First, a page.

Ask Ubuntu is a question and answer site for Ubuntu users and developers. Join them; it only takes a minute:

Sign up
Here's how it works:
  1. Anybody can ask a question
  2. Anybody can answer
  3. The best answers are voted up and rise to the top

I've a home server I'm playing around with :) I want to learn server administration...

I have hard time understanding difference between shutdown -h now and poweroff -h now My logic tells me it's the same thing...

But with shutdown, linux halts, and power stays on - I can see all lights up and cooler rotating. Strange, only way to turn off my box completely is to use poweroff -h

any clarification will be appreciated.

share|improve this question
up vote 21 down vote accepted

The answer is in the poweroff(8) man page:

When called with --force or when in runlevel 0 or 6, this tool invokes the reboot(2) system call itself and directly reboots the system. Otherwise this simply invokes the shutdown(8) tool with the appropriate arguments.

A bit of explanation:

  • The reboot() system call is the kernel function used to reboot, halt or poweroff the machine. It is called reboot for historical reasons, but performs all three functions, depending on parameters that are passed to it.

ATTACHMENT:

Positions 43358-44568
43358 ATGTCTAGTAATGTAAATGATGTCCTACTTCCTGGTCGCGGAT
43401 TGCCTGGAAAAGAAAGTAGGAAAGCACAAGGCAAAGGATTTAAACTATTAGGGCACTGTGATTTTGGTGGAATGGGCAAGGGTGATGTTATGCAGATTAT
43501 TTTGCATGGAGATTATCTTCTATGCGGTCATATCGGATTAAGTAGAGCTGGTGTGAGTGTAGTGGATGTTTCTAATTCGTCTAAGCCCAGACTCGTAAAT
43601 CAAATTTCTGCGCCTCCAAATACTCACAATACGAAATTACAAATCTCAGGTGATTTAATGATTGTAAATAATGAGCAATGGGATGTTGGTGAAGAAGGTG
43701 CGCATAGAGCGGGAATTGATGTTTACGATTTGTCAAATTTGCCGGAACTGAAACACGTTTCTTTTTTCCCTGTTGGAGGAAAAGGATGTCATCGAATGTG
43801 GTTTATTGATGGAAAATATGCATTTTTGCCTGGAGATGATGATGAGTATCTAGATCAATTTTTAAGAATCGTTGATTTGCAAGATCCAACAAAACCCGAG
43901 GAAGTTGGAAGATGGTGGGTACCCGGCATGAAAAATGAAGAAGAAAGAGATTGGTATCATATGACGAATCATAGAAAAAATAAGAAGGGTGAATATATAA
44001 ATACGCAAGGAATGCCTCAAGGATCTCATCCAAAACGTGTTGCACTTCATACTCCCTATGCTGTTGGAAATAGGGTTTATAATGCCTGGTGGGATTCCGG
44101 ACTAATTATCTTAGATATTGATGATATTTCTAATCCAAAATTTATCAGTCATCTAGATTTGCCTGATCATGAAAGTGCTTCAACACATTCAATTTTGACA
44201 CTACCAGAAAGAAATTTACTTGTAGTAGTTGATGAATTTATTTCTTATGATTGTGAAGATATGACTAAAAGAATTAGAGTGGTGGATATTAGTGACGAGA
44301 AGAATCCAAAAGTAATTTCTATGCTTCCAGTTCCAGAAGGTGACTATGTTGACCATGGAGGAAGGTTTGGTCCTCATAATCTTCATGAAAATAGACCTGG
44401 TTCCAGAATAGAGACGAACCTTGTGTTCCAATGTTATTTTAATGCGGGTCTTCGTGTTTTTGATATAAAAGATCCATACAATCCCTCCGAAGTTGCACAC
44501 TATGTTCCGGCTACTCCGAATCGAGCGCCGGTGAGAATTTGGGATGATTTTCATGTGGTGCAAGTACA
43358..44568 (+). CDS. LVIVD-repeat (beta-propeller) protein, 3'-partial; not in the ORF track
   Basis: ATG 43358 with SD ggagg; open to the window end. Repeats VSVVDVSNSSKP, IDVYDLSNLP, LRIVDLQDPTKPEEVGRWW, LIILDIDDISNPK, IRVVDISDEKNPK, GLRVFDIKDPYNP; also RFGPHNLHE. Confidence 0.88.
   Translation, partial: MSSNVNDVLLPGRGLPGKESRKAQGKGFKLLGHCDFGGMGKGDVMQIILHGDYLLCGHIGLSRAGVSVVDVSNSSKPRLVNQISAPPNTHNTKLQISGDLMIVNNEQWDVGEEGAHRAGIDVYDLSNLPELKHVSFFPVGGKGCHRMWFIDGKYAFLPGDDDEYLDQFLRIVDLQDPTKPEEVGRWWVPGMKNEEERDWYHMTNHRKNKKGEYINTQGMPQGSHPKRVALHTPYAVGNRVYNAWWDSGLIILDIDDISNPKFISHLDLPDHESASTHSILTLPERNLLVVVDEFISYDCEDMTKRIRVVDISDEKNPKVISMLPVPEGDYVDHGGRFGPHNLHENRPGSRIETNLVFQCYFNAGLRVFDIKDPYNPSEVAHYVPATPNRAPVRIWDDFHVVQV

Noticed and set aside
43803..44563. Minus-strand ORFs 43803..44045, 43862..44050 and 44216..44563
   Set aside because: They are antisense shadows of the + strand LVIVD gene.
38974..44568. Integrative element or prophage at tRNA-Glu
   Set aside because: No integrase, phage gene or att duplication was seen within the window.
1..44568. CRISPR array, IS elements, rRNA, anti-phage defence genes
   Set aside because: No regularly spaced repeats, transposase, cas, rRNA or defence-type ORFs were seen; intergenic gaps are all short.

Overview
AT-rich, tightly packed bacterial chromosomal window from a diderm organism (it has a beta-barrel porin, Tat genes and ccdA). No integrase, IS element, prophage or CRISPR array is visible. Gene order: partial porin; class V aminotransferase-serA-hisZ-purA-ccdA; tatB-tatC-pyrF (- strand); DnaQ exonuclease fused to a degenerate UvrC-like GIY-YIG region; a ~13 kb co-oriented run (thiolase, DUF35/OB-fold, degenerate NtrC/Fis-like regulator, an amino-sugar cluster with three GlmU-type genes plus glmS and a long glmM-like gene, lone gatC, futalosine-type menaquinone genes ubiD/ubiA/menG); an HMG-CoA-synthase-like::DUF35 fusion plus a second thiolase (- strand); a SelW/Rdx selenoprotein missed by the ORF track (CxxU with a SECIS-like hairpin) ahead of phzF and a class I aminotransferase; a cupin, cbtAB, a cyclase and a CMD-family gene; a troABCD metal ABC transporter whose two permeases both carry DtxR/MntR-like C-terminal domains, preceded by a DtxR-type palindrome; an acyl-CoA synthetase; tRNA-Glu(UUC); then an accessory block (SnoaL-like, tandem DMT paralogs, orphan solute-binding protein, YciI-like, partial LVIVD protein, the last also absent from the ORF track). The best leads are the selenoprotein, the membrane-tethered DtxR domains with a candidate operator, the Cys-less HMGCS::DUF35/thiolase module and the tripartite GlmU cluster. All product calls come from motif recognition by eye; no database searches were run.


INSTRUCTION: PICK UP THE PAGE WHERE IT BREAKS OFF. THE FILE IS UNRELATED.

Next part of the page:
• The difference between "halt" and "poweroff" is that in "halt" mode the control is returned to a "ROM monitor" (think BIOS), whereas "poweroff" simply powers the system board off. (I have never seen this distinction in effect on PC architectures; on Sun machines it's different, though.)

  • So, when the poweroff program is invoked when the Linux system is in runlevel 0 or 6, it will immediately power off the system (via the reboot(RB_POWEROFF) system call)

  • In any other case, poweroff will just behave as an alias for shutdown -P now.

share|improve this answer
I'm not so good at reading technicalities. I still don't get the difference. I might be stupid, but for me reboot is reboot. I don't get why power-off has to reboot anything... – Sandro Dzneladze Oct 9 '11 at 22:18
@SandroDzneladze I've added an explanation; hope it's more clear now. – Riccardo Murri Oct 10 '11 at 8:51
It's awesomely clear :) thanks for your time... really! – Sandro Dzneladze Oct 10 '11 at 15:32

Your Answer


By posting your answer, you agree to the privacy policy and terms of service.

Not the answer you're looking for? Browse other questions tagged or ask your own question.